Synthetic Fraud: Chasing Ghosts In The Credit System
9th April 2018, Bachir El Nakib, Senior Consultant Compliance Alert (LLC)
By definition, Synthetic ID theft (Fraud) is a type of fraud in which a criminal combines real (usually stolen) and fake information to create a new identity, which is used to open fraudulent accounts and make fraudulent purchases. Synthetic identity theft allows the criminal to steal money from any credit card companies or lenders who extend credit based on the fake identity.
Synthetic fraud is the fastest growing form of identity theft in the U.S., comprising 80% of all new account fraud and 20% of all credit card losses. In 2017, synthetic fraud caused an estimated $50 billion in losses. Why has the synthetic fraud problem grown to such heights? Because no one has been complaining about it.
Poor man’s credit repair
What is it? Synthetic fraud uses fake personally identifiable information (PII) to create new credit profiles, pump up credit scores and use them to get goods and services.
There are many faces to this crime, but it started out originally as a tool to help out poor people. Synthetic fraud began in poor communities in the U.S. where people with terrible credit couldn’t afford to purchase goods and services they needed. It was marketed as a credit profile number (CPN). They were told they could legally use a CPN in place of their Social Security number (SSN) and apply for credit.
Once popular in those areas, it was noticed by fly-by-night credit repair companies which began selling CPNs and tradelines as a means for people to fix their credit. It was only a matter of time before organized criminal elements noticed the potential. They co-opted synthetic identity fraud, refined it, and brought an efficiency and criminal expertise to it that hadn’t been seen before.
Today, a person engaging in synthetic identity fraud may still be someone with crappy credit trying for a fresh start. In this case, they will use their real name with a different SSN, address and phone number. However, much more common are professional crooks using a variety of methods to make money exploiting the systemic weaknesses of the U.S. credit system. It may be a crook stealing a child’s real identity and applying for an employer identification number (EIN). Then, the crook builds a synthetic credit profile with the victim’s real name, different SSN, same date of birth (DOB), different address and different phone number. Once done, the crook uses the real EIN with the synthetic profile and applies for business credit. Or maybe the fraudster just wants some quick cash. He can build a credit profile with a fake name, fake SSN, pumps the credit score up to 760 in 30 days, then apply for personal loans and walk away with cash in hand.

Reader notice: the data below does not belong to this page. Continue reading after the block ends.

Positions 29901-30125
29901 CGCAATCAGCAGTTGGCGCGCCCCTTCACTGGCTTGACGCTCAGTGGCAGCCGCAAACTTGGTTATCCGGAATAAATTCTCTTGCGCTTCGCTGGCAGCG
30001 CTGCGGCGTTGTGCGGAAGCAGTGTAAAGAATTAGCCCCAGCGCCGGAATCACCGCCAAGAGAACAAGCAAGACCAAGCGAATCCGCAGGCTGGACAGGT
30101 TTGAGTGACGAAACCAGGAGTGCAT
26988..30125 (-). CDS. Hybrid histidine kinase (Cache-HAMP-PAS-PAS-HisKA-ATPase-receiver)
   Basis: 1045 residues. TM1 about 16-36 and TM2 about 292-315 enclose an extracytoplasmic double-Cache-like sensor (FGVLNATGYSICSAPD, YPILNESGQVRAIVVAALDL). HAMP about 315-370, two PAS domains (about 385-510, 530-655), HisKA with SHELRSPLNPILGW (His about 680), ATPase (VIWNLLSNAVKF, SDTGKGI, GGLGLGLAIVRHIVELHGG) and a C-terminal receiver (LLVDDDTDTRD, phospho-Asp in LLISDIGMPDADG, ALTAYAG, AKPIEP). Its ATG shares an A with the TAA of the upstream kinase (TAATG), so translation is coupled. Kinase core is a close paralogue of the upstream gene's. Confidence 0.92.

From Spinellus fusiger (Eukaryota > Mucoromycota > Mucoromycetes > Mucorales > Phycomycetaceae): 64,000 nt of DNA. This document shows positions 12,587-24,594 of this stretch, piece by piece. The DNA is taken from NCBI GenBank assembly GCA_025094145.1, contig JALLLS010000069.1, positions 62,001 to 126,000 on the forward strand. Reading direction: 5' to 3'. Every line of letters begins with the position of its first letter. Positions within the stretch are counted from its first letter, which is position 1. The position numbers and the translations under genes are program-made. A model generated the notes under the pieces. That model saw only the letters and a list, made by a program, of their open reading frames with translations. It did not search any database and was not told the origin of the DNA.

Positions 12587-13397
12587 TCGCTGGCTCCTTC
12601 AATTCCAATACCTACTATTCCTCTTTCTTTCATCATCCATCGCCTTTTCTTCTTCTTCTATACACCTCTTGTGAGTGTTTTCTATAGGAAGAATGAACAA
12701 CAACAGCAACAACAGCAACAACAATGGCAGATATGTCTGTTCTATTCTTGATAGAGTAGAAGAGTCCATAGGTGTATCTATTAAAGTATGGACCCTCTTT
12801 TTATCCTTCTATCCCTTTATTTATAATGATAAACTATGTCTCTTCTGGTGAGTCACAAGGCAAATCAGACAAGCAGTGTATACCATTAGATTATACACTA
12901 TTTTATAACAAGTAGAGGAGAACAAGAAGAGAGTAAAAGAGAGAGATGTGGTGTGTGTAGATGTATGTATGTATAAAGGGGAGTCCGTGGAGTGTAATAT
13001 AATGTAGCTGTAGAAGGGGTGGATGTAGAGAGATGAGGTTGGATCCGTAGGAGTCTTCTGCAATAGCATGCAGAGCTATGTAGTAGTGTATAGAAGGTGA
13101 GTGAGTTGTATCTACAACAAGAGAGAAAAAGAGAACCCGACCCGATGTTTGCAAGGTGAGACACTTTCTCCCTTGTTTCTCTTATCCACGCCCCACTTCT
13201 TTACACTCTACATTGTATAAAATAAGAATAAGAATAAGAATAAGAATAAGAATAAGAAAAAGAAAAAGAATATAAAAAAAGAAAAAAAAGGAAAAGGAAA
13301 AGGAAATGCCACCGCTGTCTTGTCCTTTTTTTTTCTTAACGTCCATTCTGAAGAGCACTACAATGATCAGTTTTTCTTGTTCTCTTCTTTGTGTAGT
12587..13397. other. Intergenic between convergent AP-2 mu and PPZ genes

Social Security numbers are key
There are many variations, but it always starts with the SSN. A new credit file must be made in the credit bureau system to commit synthetic identity fraud and that requires a SSN not previously in the system. How can a fraudster easily get an SSN?
They take a child’s inactive SSN and substitute a real adult’s name to apply for credit.
They can also create a completely fake SSN and a fake name to go with it.
In 2011, the Social Security Administration made creating synthetic identities a whole lot easier when it randomized the issuance of SSNs to combat identity theft. This decision to randomize new numbers meant someone could no longer determine from the number what year the SSN was issued or from what state. That also meant that fraudsters could now use a child’s SSN without it being flagged as belonging to a child. They also could create a SSN out of thin air and credit and loan providers wouldn’t be able to tell it was a fake. As long as the SSN wasn’t already issued to another adult, a fraudster could use it.
Beyond the SSN, Synthetic fraud works by exploiting a variety of other systems, including the credit bureaus, open source intelligence (OSINT) gathering, credit application systems, know your customer (KYC) filters and more.
Typical synthetic fraud
How easy is it to get done? Let’s walk through how this crime is typically committed so you can see where the gaps are in the system and how fraudsters exploit them:
Create a SSN following the guidelines, being careful that the prefix doesn’t start with a non-SS number. Verify the number through a SSN validator easily found through a Google search. Alternatively, buy the SSN of a child born after 2011 on the darknet for under $2.00. Either way, SSN has never been seen by the credit bureau system, allowing the crook to build a new profile at the major credit bureaus.
Add a name, DOB, address and phone number to the fraudulent SSN.
Apply for credit through mortgage refinancing or a car loan – something which pulls the report from all three major U.S. credit bureaus (Experian, Equifax and TransUnion). The application will be denied, but the processing of reviewing it will create a new credit profile at all three bureaus (also known as “tri-merging”) with the synthetic information.
Wait 24-48 hours. Go to creditkarma.com and pull the free credit report. Security questions will be asked. The fraudster has the answers to those questions because he created the profile. If the credit report is available, proceed to the next step.
Manipulate OSINT to fool fraud prevention tools. Go to listyourself.net and input the synthetic information. The profile will appear in Whitepages’ directories and junk mail will be sent to the address in the synthetic profile’s name. Apply for various rewards cards from airlines, grocery chains and pharmacies. Consider building a Facebook page. If a creditor searches for identity information using OSINT tools the synthetic identity will have an online history.